Eurofighter Typhoon: Can Thrust-Vectoring and Low-Observability be Added?

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by David Crane
defrev at

May 30, 2008

DefenseReview has been hearing some pretty great things about the Eurofighter Typhoon multi-role combat fighter aircraft’s performance, from its excellent flight characteristics to its pilot-friendly cockpit, to its helmet-mounted display and targeting system. What’s interesting is that it can perform so well acrobatically, even without thrust vectoring. Advanced electronic fly-by-wire flight controls, combined with pitch-unstable design and forward canards, no doubt, assist in giving the Typhoon its superb aerial capability, even without thrust vectoring. However, it would be interesting to see what it could do if full-aspect thrust vectoring were added to the exhaust nozzles of the Typhoon’s two "staggeringly powerful"/simple-architecture Eurojet EJ200 turbofan engines.

Defense Review has heard rumors that conventional/non-low-observable fighter aircraft have been rendered virtually invisible to radar and

made to be almost as low-observable as the Lockheed Martin/Boeing F-22 Raptor to airborne and ground radars. This was apparently accomplished as early as the 1970s (unconfirmed/unverified) as an experiment on a conventional/non-low-observable U.S. fighter aircraft. If full-aspect thrust vectoring and true low-observability (not just reduced observability a.k.a. reduced radar signature) could be added to the Eurofighter Typhoon, it might might rival the F-22, at least until Raptor pilots get the Joint Helmet Mounted Cueing System (JHMCS). That said, current low obsrvability/stealth tech is rendered moot if Russian fighter jets and ground radars employ ultra-short pulse radar (USPR) that can see and track low-observable/stealth aircraft like the F-22, particularly if the USPR tech is exported to the third-world countries we like to fight. If the Russians are utilizing ultra-short pulse radar and exporting it to enemy countries like Iran, it probably wouldn’t pay to "stealthify" the Typhoon any further.

Either way, the F22 would still have the aerodynamic advantage over a low-observable/vectored-thrust Typhoon with respect to armament, since the Raptor carries it’s missiles and bombs internally, thereby eliminating any type of external armament radar signature or aerodynamic drag on the aircraft.

The question is, how much would it cost to add thrust vectoring and low-observable hardware/technology to the Typhoon. And, part two of the question is can the aircraft be made low-observable with a full missile load. We’ll try to find out.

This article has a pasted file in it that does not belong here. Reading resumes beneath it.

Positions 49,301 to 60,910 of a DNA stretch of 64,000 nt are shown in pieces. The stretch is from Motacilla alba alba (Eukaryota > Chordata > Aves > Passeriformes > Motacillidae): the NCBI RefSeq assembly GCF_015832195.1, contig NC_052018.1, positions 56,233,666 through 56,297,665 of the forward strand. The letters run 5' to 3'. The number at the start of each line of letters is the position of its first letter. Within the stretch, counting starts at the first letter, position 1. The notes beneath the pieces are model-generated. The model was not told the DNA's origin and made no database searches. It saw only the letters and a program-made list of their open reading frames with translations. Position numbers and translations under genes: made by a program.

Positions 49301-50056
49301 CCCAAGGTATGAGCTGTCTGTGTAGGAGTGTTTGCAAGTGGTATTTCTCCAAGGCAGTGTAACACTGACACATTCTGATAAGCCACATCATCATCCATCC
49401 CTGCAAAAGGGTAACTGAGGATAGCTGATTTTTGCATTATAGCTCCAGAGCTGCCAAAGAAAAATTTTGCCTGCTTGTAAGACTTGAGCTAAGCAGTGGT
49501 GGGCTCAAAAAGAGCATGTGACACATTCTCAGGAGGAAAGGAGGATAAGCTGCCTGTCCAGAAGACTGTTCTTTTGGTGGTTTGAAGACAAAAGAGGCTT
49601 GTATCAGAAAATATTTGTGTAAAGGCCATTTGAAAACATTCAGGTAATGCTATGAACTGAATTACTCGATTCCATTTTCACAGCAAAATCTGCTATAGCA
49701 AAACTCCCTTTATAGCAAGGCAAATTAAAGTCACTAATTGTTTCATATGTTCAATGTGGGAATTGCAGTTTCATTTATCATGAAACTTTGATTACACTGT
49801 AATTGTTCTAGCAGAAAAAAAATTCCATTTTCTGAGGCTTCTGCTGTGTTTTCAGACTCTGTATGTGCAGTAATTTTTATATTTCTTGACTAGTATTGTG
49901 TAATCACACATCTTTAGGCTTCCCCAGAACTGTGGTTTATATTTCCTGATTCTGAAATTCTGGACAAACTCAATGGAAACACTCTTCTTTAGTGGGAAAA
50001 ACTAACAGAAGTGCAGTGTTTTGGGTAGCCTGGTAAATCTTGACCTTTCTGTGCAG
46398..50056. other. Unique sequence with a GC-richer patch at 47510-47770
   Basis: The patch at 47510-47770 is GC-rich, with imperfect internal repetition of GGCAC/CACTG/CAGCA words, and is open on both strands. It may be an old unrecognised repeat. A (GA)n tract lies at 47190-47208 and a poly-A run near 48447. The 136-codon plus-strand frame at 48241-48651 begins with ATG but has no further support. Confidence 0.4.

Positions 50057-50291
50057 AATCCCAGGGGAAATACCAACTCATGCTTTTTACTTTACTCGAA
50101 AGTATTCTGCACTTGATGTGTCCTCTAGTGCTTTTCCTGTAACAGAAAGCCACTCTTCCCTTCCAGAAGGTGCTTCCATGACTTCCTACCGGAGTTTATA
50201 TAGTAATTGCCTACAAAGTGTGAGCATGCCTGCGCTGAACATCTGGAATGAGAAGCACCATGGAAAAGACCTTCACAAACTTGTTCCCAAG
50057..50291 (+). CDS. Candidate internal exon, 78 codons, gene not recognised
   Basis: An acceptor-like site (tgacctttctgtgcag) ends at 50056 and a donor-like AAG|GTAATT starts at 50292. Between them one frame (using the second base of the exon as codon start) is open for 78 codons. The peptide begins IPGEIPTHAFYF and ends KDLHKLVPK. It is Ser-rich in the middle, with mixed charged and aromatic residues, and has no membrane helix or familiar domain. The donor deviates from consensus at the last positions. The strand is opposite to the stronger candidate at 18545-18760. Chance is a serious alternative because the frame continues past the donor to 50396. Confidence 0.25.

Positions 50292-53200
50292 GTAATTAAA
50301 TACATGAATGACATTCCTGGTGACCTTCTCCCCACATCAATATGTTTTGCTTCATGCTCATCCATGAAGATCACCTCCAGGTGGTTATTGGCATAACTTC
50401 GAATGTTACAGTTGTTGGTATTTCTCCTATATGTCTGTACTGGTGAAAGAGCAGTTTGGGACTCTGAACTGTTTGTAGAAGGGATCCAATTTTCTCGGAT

Eurofighter claims that the Typhoon’s mechanically scanned Captor (Captor-M) radar is superior to first generation Active Electronically Scanned Array (AESA) radars, but AESA radar is now available on Tranche 3 Typhoons as an option. According to Euroradar’s Michael Bischoff Captor-M is "the best mechanically scanned radar in the world–much better than the competition" and has some unique capabilities that no other mechanically scanned radars can match. This includes the ability to "priority track", interrupting the normal scan pattern in ordert to concentrate on a particular area of interest. "Captor is the only mechanically scanned radar that does this." Bischoff said.

Even though electronically-scanned radars can scan more quickly, searching and tracking up to 33% more quickly than mechanically-scanned radars, the Captor-M has greater range and azimuth coverage, especially towards the edges of the scan, where energy losses due to phase shifting can dramatically reduce the performance of AESA radar.

"The only AESA radar that will come anywhere close to holding its own against Captor is the APG-63(V)-5 being developed for USAF F-15s" according to one Selex source.

Eurofighter Typhoon: Can Thrust-Vectoring and Low-Observability be Added? by

About David Crane

David Crane started publishing online in 2001. Since that time, governments, military organizations, Special Operators (i.e. professional trigger pullers), agencies, and civilian tactical shooters the world over have come to depend on Defense Review as the authoritative source of news and information on "the latest and greatest" in the field of military defense and tactical technology and hardware, including tactical firearms, ammunition, equipment, gear, and training.

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